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Conference on Eosinophilic Gastrointestinal Disorders

By Elaine Moore on 5/31/2012

Eosinophils are white blood cells that increase in response to allergies, drug reactions and parasites. Increases are also seen in autoimmune eosinophilic gastroenteritis, celiac disease, inflammatory bowel disease,  reflux oesophagitis, coeliac and microscopic and infectious colitis. Increased levels of eosinophils may also be a feature of polyarteriitis nodosa and Churg–Strauss syndrome, and can accompany connective-tissue disease as well as malignant lymphomas and adenocarcinomas of gastrointestinal mucosa.

The American Partnership for Eosinophilic Disorders (APFED) organization is hosting its 10th annual patient education conference from July 6-8, 2012 in San Diego, CA. The schedule includes sessions for parents as well as children and covers treatment, allergy testing, eosinophilic esophagitis, gastroenteritis, colitis, tube feeding, restricted diets and more. Online registration is available at Apfed.

Autoimmune diseases
eosinophilic gastroenteritis

2 comment(s) so far...

David Summers, a 37 year old MS patient from Murfreesboro, Tennessee was a score of 8.0 on the Expanded Disability Status Scale (EDSS) when he had the Combination Liberation Therapy and Stem Cell Transplantation at CCSVI Clinic in March of 2012. Having been diagnosed in 1996 he had been in a wheelchair for the past decade without any sensation below the waist or use of his legs.
“It was late 2011 and I didn’t have much future to look forward to” says David. “My MS was getting more progressive and ravaging my body. I was diagnosed as an 8.0 on the EDSS scale; 1 being mild symptoms, 10 being death. There were many new lesions on my optic nerves, in my brain and on my spinal cord. My neurologist just told me: ‘be prepared to deteriorate’. I knew that he was telling me I didn’t have much time left, or at least not much with any quality.” David had previously sought out the liberation therapy in 2010 and had it done in a clinic in Duluth Georgia. “The Interventional Radiologist who did it told me that 50% of all MS patients who have the jugular vein-clearing therapy eventually restenose. I didn’t believe that would happen to me if I could get it done. But I have had MS for 16 years and apparently my veins were pretty twisted up”. Within 90 days, David’s veins had narrowed again, and worse, they were now blocked in even more places than before his procedure.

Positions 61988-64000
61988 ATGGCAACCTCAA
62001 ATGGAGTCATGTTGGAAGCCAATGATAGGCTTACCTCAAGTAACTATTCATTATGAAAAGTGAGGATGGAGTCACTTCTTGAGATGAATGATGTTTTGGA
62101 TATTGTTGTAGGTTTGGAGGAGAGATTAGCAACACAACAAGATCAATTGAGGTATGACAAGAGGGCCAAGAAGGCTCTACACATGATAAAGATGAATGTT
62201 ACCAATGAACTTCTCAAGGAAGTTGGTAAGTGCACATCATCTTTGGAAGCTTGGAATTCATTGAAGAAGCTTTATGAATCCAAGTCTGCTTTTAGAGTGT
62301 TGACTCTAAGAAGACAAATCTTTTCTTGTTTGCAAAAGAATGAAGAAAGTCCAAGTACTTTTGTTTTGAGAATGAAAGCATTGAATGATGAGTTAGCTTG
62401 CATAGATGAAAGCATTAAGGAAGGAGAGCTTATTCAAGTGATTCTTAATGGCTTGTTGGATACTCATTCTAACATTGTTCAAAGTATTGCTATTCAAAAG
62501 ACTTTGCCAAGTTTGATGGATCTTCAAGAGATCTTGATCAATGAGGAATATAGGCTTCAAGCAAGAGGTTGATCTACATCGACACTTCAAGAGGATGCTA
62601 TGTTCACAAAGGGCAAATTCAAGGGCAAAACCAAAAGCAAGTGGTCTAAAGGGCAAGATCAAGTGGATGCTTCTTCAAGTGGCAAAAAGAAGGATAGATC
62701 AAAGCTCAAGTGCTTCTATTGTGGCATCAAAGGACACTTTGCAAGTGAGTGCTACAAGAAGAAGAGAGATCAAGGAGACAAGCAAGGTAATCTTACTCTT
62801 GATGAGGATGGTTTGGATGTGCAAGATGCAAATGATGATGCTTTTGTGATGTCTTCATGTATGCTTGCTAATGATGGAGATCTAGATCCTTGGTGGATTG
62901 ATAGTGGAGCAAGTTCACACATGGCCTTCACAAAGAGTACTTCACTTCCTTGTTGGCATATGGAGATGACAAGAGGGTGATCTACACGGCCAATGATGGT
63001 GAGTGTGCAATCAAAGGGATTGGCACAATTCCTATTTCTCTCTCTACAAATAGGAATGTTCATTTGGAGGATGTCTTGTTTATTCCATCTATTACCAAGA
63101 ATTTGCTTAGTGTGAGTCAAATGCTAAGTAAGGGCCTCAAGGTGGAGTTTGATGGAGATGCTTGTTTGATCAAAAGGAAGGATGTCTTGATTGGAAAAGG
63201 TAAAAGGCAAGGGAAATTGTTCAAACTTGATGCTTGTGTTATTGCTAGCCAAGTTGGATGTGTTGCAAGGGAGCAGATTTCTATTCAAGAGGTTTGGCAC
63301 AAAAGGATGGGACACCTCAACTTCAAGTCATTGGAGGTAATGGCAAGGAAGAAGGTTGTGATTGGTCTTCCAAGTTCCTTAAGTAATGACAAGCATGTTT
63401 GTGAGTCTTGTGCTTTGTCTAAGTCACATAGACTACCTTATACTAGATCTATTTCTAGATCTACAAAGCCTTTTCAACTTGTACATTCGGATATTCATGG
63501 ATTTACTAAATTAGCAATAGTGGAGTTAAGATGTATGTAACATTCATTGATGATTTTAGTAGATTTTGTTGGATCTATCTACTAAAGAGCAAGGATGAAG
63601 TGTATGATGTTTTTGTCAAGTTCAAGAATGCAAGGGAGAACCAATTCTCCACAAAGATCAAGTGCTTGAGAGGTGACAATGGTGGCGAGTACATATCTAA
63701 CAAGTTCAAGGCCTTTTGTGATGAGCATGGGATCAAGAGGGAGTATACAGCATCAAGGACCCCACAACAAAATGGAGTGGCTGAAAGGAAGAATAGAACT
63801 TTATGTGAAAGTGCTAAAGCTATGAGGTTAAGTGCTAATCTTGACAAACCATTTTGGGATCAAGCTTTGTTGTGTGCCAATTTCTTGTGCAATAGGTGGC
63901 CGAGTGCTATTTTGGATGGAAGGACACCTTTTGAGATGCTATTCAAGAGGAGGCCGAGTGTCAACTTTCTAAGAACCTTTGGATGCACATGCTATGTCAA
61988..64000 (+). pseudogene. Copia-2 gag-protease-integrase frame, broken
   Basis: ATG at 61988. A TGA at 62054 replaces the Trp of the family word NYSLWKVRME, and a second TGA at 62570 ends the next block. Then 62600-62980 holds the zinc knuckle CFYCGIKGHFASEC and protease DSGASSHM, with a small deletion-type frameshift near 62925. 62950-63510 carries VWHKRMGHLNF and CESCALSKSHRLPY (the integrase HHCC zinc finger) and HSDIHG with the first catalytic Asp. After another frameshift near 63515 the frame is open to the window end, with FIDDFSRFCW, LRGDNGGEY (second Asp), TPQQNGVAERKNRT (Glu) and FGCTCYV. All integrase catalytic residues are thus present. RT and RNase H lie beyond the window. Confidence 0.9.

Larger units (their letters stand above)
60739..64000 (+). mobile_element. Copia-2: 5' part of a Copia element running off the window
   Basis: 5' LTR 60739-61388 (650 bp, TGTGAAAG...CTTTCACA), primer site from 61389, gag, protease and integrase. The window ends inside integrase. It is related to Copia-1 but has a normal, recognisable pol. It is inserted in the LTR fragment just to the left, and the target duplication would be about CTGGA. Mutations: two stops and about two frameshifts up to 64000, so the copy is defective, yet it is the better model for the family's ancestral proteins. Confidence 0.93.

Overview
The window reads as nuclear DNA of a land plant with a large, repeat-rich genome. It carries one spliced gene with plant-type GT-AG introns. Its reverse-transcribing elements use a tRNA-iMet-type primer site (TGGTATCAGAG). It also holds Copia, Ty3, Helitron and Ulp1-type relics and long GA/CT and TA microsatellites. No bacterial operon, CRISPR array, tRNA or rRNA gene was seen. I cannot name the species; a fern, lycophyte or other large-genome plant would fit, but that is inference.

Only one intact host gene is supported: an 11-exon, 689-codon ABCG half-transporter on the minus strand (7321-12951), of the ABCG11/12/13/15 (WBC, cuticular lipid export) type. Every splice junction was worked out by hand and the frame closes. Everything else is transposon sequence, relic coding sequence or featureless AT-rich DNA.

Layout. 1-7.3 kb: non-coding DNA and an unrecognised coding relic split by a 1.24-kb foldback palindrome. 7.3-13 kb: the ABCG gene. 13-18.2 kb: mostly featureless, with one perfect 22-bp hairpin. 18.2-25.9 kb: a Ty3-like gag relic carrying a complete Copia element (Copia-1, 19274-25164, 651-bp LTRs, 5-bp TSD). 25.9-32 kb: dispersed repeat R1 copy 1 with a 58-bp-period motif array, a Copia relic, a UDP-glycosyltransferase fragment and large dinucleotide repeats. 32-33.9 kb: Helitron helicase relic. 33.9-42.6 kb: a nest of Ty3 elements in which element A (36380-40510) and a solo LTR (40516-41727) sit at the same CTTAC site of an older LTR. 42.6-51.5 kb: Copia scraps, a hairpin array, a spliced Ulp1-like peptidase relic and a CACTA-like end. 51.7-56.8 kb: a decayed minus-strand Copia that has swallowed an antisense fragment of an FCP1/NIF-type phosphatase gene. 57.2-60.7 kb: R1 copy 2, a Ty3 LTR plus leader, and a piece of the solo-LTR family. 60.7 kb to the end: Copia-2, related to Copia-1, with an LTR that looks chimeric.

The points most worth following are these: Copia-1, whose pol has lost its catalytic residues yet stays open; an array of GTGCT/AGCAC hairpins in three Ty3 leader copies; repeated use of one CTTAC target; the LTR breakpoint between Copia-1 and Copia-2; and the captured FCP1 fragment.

“I was so happy after my original procedure in 2010. I immediately lost all of the typical symptoms of MS. The cog fog disappeared, my speech came back, the vision in my right eye improved, I was able to regulate my body temperature again, and some of the sensation in my hands came back. But as much as I wanted to believe I felt something, there was nothing below the waist. I kind of knew that I wouldn’t get anything back in my legs. There was just way too much nerve damage now”. But any improvements felt by David lasted for just a few months.
After his relapse, David and his family were frustrated but undaunted. They had seen what opening the jugular veins could do to improve him. Because the veins had closed so quickly after his liberation procedure, they considered another clinic that advocated stent implants to keep the veins open, but upon doing their due diligence, they decided it was just too risky. They kept on searching the many CCSVI information sites that were cropping up on the Internet for something that offered more hope. Finding a suitable treatment, especially where there was no known cure for the disease was also a race against time. David was still suffering new attacks and was definitely deteriorating. Then David’s mother Janice began reading some patient blogs about a Clinic that was offering both the liberation therapy and adult autologous stem cell injections in a series of procedures during a hospital stay. “These patients were reporting a ‘full recovery’ of their neurodegenerative deficits” says Janice, “I hadn’t seen anything like that anywhere else”. She contacted CCSVI Clinic in late 2011 and after a succession of calls with the researchers and surgeons they decided in favor of the combination therapies.